Daniel Mies – Vocals: The riffs and basic structure of this song were introduced by Sven and I remember that we assembled it rather quickly. First in a band rehearsal, with finishing structural changes at Niko’s home studio. There is a clear deviation from the typical song format because of the double chorus. To clarify: everything from 0:33 up until 1:05 is actually the chorus in our mind. So two riffs and two parts glued together as a chorus. I’m sure it was not interpreted as such by mixer David Bottrill, but it was written with that in mind.
It is a song about the big shot sociopaths. The self-proclaimed enlightened entrepreneurs. The fake advocates of change and social revolution that brutally protect the status quo through oppression, corruption, discreditation, human rights abuses and even military action.
There is no fixing the system without aiming for the linchpins. If we neutralise the controlling effects of the 1% richest people on this planet, redistributing and reallocating their wealth to the social and ecological benefit of us all, we will eventually tip the scales into balance.
Everything is warehoused these days: from nano-chips to humans. Apparently our value is measured by the same parameters used for raw materials. But we are real people! How fast can our desperate energy be converted into wealth? And how fast can this wealth be extracted from our reach? Someone is responsible, but no one is held accountable.
In The Factory
Sven Leyemberg – Guitar: ‘In The Factory’ was created in a spontaneous moment at rehearsal, as an ‘ending’ or outro type idea for Warehouse Moguls. Everything started with a simple melodic riff I came up with in a jam, that we all felt had the right carrying power to portray the feeling we were aiming for. Niko quickly blended some complementary ideas to support the growing volume. It all clicked rather naturally and resulted in a beautiful guitar build-up, smartly enhanced by the rhythm section. I love how smooth and ‘easy’ the bass and drums sound on this track. A fun song writing experiment that we will repeat in some variation in future albums.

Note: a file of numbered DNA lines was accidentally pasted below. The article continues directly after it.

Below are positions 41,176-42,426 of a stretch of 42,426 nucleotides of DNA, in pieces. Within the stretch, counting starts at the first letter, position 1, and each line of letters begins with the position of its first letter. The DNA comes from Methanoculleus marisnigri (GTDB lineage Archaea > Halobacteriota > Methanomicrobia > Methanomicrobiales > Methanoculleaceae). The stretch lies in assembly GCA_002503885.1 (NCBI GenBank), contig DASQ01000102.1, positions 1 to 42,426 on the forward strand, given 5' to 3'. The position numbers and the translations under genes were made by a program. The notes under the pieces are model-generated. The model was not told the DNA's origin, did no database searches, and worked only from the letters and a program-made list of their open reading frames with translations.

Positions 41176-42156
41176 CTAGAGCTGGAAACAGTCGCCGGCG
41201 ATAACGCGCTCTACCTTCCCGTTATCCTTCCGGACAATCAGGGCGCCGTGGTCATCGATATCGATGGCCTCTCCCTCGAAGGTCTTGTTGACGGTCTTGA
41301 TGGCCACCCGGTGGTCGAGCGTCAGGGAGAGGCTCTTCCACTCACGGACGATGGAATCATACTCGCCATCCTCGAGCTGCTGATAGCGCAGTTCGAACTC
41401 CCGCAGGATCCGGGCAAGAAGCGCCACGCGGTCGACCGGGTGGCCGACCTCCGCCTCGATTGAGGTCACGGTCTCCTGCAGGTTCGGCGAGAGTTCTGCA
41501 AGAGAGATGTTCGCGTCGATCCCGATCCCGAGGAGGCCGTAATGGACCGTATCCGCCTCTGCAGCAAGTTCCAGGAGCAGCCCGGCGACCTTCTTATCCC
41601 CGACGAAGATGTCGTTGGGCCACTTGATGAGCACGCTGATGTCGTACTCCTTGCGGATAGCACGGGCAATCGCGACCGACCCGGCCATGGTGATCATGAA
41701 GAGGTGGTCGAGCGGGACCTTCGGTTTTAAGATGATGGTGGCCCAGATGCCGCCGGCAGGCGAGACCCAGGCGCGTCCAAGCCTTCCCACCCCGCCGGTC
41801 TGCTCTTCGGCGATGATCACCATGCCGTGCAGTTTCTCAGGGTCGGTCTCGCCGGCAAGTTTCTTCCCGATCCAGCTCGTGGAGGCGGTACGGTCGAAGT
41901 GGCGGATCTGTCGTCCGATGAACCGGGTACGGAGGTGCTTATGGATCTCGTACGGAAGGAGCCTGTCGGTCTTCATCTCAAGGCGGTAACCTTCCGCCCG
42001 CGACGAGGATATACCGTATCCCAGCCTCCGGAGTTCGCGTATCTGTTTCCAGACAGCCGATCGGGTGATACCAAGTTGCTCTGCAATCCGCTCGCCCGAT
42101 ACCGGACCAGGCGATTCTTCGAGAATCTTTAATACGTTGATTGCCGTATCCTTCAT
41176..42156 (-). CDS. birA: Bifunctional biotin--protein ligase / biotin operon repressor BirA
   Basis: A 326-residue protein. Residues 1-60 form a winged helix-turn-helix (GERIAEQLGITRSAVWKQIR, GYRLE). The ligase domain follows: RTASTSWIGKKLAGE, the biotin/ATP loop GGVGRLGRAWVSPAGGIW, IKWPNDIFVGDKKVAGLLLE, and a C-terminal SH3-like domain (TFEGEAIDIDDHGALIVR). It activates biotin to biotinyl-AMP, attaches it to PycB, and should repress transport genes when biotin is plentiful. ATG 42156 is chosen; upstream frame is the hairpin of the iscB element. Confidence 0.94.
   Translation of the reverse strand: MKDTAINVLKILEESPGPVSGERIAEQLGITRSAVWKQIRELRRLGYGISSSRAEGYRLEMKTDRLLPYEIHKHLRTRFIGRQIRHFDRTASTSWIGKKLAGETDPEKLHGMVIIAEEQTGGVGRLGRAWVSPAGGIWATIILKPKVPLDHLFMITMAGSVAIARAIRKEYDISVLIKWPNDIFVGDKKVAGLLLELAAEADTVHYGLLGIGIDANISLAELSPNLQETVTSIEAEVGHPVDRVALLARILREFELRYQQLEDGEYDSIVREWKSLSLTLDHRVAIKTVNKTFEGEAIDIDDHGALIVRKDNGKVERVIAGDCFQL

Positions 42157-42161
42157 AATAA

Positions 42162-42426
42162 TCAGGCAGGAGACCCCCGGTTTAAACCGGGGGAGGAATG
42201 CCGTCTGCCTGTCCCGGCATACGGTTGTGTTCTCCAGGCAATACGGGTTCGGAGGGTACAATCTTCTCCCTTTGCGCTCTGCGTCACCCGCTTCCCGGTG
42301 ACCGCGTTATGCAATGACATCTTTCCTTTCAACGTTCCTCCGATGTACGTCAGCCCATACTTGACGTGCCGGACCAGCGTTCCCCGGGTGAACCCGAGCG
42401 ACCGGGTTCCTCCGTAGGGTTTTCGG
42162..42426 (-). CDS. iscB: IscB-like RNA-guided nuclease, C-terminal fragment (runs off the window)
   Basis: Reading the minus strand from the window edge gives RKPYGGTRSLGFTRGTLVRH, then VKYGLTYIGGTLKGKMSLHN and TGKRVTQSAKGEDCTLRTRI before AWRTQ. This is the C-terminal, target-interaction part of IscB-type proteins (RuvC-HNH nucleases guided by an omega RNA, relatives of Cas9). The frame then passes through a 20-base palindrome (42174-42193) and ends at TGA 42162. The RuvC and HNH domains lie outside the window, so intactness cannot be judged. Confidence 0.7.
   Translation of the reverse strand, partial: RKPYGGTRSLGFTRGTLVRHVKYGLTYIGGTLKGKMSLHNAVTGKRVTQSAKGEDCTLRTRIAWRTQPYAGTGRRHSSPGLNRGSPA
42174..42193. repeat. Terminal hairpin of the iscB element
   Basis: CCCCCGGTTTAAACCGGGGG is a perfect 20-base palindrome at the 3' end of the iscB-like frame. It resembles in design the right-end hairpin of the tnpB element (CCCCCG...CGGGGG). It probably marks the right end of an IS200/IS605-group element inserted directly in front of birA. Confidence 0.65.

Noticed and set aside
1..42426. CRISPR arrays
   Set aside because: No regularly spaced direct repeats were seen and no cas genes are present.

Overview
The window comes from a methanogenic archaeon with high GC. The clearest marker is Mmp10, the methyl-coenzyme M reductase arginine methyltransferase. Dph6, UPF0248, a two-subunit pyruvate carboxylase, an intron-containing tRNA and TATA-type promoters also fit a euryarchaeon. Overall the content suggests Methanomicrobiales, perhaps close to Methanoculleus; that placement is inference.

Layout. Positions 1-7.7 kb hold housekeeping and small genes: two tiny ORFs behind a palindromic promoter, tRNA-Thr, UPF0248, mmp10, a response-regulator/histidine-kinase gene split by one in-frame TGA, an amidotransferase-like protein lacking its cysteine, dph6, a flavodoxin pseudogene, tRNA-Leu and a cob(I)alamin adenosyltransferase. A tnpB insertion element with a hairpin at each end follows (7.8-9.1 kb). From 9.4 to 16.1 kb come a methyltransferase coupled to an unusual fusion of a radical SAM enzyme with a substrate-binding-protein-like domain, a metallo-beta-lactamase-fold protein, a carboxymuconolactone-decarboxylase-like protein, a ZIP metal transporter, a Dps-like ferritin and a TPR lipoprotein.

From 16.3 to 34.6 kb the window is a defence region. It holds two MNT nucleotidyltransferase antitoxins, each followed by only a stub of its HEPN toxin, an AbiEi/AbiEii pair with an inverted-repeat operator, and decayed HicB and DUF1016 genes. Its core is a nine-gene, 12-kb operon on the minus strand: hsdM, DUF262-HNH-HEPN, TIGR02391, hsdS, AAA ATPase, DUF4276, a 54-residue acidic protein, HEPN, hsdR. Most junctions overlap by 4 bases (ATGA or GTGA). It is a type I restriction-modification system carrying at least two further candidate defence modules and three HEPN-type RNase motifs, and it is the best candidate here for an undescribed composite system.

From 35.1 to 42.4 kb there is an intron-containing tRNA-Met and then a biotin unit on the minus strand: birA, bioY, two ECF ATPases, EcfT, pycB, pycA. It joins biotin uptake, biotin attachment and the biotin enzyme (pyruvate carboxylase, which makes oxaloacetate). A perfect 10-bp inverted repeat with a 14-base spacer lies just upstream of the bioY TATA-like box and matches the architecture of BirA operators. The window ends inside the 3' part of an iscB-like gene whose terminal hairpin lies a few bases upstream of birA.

While initially meant as an outro, we often play this song as an intro because the open, slow ending of it gives it a good feeling of anticipation, which is a great vacuum to follow up with something loud or fast.
It is clearly a repetitive piece of music and for its initial function this felt like the most elegant structure. But playing it live and rehearsing it, we thought it deserved a place of its own on the album.
Daniel’s lyrics are of course still connected to the Warehouse Moguls song and stress the central theme of both songs: how we are forced to buy into the mechanisms of elite control. Control and power, without accountability is a deep threat to freedom and personal security.
The imprint of this song, is one of strong emotion. We hope you feel it too.
Jonas Sanders – Drums: Iconoclast is for me one of the catchiest songs of this album and I really think we mastered the dynamic work on this one. It was quite easy to write, everything fell into place right away. We eliminated a few surplus riffs (e.g. there was a Smashing Pumpkins style tail to the chorus) to end up with this compact structure. And we actively chose to make the second verse short and more like a short pause before the end-sprint.
I love the contrast between the heavy choruses and the lighter verses. The chorus has a swing to it that reminds me of some of the prog bands I was listening to when I was younger. The snare part on the verses is an exercise I particularly enjoy and I think it gives the song its unique colour.
For me, coming from a more metal background, it was a real pleasure to write different grooves than what I am used to or generally asked to do for session work. The entire album is riddled with little rhythmic experiments.
Daniel Mies – Vocals: Conspiracy was a lot more metal in its early stages. It’s also one from the ex-Cylcus metal stock that got remodeled to fit our style of volume dynamics. Especially the verses were revamped and the bridge got totally replaced: from edge metal style aggression to a more funk-rock groove part. When singing the vocals for the bridge, it was suggested by Jo Francken (a great producer that occasionally gave us some valuable ex-machina input) that I should sound ‘exhausted’. So I sprinted a few laps at full speed, ran into the studio and got straight in front of the mic. That’s why it sounds as if I’m catching my breath. Or trying to.